As day one wore on to day four, many of the men began to lose faith that they would ever be rescued. “We tried to keep the men thinking that they would be saved, but there was no way in God’s green earth that I knew we were gonna be saved,” he said. “My fear was really for the men, not for myself. My biggest concern was that the people we could save, we saved them.”
Desperation and fear grew among the men floating in the shark-infested waters. The common image of the story of the Indianapolis is that of hundreds of men being ravaged by sharks for days on end. While there were many shark attacks, the exact figure for death by shark attack among the survivors is unknown; there were many survivors who never even saw a shark. Twible and his group, however, were not among those fortunate men. The sharks grabbed some of the survivors who had floated away from the larger groups, so Twible organized “shark watches” to keep the men together and fend off the sharks when they came in. The sharks usually stayed away from the larger groups, which would beat and kick the sharks, normally forcing them away. Still, the predators took their toll on the survivors on Twible’s group. Twible insisted on cutting the dead men off of floating wreckage they had tied themselves to, then pushing the dead out to sea so that those who remained would not have a constant visual example of their potential fate.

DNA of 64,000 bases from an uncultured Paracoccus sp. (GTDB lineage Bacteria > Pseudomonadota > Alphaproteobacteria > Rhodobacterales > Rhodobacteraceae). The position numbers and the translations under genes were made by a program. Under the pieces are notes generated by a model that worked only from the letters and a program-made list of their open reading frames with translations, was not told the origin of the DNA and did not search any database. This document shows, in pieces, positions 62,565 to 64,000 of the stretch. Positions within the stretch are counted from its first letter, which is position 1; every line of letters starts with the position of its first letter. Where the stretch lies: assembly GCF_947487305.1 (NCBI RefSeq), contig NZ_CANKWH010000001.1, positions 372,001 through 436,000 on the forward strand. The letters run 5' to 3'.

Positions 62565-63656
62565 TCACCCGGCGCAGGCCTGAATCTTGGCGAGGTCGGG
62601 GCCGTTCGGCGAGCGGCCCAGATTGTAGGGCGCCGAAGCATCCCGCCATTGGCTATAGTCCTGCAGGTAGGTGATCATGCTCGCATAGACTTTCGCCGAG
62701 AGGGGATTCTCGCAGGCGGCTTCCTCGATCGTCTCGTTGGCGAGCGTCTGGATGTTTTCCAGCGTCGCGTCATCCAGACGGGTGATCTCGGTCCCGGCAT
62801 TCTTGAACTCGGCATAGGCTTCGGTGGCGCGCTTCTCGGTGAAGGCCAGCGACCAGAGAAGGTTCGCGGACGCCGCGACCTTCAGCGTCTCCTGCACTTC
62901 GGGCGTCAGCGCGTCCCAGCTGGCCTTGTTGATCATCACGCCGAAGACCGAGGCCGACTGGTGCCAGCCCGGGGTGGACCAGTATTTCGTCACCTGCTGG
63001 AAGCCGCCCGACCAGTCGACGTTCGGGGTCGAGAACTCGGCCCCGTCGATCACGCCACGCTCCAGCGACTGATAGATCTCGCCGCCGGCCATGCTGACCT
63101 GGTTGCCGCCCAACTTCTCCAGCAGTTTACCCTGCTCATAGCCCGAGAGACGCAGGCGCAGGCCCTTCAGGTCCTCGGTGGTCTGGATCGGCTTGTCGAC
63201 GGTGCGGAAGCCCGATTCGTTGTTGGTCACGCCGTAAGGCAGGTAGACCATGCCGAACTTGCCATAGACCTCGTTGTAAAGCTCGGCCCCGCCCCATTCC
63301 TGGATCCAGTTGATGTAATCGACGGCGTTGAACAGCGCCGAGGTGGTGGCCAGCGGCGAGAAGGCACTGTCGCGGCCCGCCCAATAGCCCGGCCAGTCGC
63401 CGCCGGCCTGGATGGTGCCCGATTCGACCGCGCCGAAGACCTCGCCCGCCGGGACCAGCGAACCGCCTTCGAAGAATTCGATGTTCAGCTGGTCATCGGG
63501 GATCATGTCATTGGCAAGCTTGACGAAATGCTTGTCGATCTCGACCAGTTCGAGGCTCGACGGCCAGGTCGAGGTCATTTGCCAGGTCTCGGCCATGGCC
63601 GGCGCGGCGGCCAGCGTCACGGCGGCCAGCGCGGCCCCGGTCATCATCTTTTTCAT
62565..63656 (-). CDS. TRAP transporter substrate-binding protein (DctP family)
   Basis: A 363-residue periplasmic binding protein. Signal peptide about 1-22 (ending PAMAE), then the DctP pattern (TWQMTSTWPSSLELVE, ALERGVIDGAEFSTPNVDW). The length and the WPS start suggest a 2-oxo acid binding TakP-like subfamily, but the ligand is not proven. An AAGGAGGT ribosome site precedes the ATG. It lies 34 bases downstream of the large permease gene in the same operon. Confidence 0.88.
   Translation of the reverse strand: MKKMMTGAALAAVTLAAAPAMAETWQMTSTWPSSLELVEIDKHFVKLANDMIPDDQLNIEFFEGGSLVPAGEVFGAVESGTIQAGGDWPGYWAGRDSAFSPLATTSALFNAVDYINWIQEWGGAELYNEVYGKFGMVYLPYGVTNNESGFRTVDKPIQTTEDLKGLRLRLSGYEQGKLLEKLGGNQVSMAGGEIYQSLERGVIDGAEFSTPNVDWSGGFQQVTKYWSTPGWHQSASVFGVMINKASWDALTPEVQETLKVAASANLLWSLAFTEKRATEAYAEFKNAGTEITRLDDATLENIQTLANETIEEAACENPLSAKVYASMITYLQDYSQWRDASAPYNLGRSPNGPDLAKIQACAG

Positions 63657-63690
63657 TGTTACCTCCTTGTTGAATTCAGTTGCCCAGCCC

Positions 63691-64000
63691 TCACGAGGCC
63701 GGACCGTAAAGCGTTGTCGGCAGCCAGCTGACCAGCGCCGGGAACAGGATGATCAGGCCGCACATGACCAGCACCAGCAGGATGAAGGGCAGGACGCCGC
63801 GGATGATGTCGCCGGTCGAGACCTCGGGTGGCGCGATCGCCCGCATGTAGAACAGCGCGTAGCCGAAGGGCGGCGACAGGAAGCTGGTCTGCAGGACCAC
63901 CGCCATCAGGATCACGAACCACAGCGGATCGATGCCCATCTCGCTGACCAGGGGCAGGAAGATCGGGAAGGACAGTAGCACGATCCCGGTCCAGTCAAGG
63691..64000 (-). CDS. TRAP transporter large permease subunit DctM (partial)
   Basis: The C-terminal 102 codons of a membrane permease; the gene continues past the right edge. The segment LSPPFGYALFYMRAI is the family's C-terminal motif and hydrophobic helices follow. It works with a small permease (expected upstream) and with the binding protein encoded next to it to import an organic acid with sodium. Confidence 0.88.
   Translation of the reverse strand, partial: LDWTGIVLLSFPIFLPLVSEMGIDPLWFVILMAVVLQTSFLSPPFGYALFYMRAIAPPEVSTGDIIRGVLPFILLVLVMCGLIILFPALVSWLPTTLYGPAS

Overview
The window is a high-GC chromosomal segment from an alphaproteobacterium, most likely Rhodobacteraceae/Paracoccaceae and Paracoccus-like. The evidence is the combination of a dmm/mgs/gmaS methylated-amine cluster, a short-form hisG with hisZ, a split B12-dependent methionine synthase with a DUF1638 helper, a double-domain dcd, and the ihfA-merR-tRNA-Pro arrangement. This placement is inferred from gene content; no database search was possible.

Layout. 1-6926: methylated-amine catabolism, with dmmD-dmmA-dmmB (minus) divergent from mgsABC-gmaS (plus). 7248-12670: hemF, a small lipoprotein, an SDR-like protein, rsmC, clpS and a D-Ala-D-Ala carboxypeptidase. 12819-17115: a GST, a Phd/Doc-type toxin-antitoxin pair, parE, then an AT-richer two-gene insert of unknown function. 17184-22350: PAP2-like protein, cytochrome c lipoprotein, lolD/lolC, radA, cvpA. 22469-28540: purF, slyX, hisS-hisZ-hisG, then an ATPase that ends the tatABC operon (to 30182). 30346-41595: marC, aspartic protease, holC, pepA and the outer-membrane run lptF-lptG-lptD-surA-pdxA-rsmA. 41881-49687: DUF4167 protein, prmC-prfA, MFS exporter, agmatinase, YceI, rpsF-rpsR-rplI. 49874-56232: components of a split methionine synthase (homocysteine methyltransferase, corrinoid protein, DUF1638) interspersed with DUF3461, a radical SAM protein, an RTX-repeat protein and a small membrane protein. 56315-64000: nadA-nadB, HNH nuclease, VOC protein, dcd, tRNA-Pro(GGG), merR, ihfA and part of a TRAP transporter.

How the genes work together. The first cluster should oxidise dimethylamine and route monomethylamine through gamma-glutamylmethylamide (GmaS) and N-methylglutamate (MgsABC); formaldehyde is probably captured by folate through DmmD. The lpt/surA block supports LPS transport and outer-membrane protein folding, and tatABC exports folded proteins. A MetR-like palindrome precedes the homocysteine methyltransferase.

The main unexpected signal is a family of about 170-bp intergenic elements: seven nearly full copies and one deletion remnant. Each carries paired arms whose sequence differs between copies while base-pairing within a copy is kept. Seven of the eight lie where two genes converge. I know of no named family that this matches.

After four days and five nights, the survivors were finally sighted by a US Navy aircraft on routine patrol. The pilot radioed the report of “many men in the water,” which alerted a PBY flying boat that in turn alerted a nearby destroyer, the USS Cecil Doyle (DD-368). Rescuing sailors through the night, the PBY and the destroyer were the answer to the survivor’s prayers. Of the 900 men who went into the water, only 316 survived to be rescued. The Indianapolis disaster remains one of the worst—and most controversial—tragedies in US Navy history.
Harlan Twible stayed in the Navy following World War II, serving through the Korean War, eventually retiring in 1958 due to health issues sustained during his time floating in the Pacific Ocean. He entered the business world and became successful, retiring at age 54 and moving to Florida with his wife. Like many combat veterans, Harlan Twible never talked about the disaster in the years immediately following the war. He tried his best to forget what had happened, and didn’t discuss the sinking and his time adrift at sea, not even with his wife. Initially, the horrible experience was too much for Twible to share, but his thoughts eventually changed. He feels that talking about the disaster helps people remember it and honors those who never made it out of the sea. Reflecting on his decision to order the crew to abandon ship, he said, “What decision could I ever make that was anywhere near as important (as) the decision to tell those men to throw their lives into the water? That was one of the biggest decisions I ever made. I was gambling everybody’s life that we were gonna win.”
Seth Paridon was a staff historian at The National WWII Museum for 15 years beginning in 2005. He began his career conducting oral histories and research for HBO’s miniseries The Pacific and holds the distinction of being the first historian hired by the Museum’s Research Department. In the 12 years he was Manager of Research Services, Seth and his team increased the oral history collection from 25 to nearly 5,000 oral histories.